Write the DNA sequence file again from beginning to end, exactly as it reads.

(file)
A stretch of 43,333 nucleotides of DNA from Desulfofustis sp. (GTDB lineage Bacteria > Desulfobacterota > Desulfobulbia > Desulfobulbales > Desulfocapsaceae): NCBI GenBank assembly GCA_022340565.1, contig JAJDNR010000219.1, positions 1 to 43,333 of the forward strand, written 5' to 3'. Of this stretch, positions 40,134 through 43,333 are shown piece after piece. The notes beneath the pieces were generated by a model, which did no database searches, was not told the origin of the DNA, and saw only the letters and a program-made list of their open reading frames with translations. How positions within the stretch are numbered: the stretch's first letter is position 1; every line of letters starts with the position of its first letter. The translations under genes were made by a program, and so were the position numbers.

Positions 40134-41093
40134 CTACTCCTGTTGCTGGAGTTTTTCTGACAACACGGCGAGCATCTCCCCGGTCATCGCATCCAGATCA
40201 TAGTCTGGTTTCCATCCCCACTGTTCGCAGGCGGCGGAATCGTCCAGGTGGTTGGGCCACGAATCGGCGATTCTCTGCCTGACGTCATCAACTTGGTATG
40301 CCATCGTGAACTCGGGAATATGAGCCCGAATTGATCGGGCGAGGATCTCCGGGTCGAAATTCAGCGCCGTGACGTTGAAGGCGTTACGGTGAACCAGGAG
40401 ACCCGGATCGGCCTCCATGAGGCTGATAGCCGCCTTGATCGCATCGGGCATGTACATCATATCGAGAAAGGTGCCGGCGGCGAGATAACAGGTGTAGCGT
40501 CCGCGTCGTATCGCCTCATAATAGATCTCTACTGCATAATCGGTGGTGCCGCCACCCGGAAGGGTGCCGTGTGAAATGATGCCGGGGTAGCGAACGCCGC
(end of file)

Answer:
A stretch of 43,333 nucleotides of DNA from Desulfofustis sp. (GTDB lineage Bacteria > Desulfobacterota > Desulfobulbia > Desulfobulbales > Desulfocapsaceae): NCBI GenBank assembly GCA_022340565.1, contig JAJDNR010000219.1, positions 1 to 43,333 of the forward strand, written 5' to 3'. Of this stretch, positions 40,134 through 43,333 are shown piece after piece. The notes beneath the pieces were generated by a model, which did no database searches, was not told the origin of the DNA, and saw only the letters and a program-made list of their open reading frames with translations. How positions within the stretch are numbered: the stretch's first letter is position 1; every line of letters starts with the position of its first letter. The translations under genes were made by a program, and so were the position numbers.

Positions 40134-41093
40134 CTACTCCTGTTGCTGGAGTTTTTCTGACAACACGGCGAGCATCTCCCCGGTCATCGCATCCAGATCA
40201 TAGTCTGGTTTCCATCCCCACTGTTCGCAGGCGGCGGAATCGTCCAGGTGGTTGGGCCACGAATCGGCGATTCTCTGCCTGACGTCATCAACTTGGTATG
40301 CCATCGTGAACTCGGGAATATGAGCCCGAATTGATCGGGCGAGGATCTCCGGGTCGAAATTCAGCGCCGTGACGTTGAAGGCGTTACGGTGAACCAGGAG
40401 ACCCGGATCGGCCTCCATGAGGCTGATAGCCGCCTTGATCGCATCGGGCATGTACATCATATCGAGAAAGGTGCCGGCGGCGAGATAACAGGTGTAGCGT
40501 CCGCGTCGTATCGCCTCATAATAGATCTCTACTGCATAATCGGTGGTGCCGCCACCCGGAAGGGTGCCGTGTGAAATGATGCCGGGGTAGCGAACGCCGC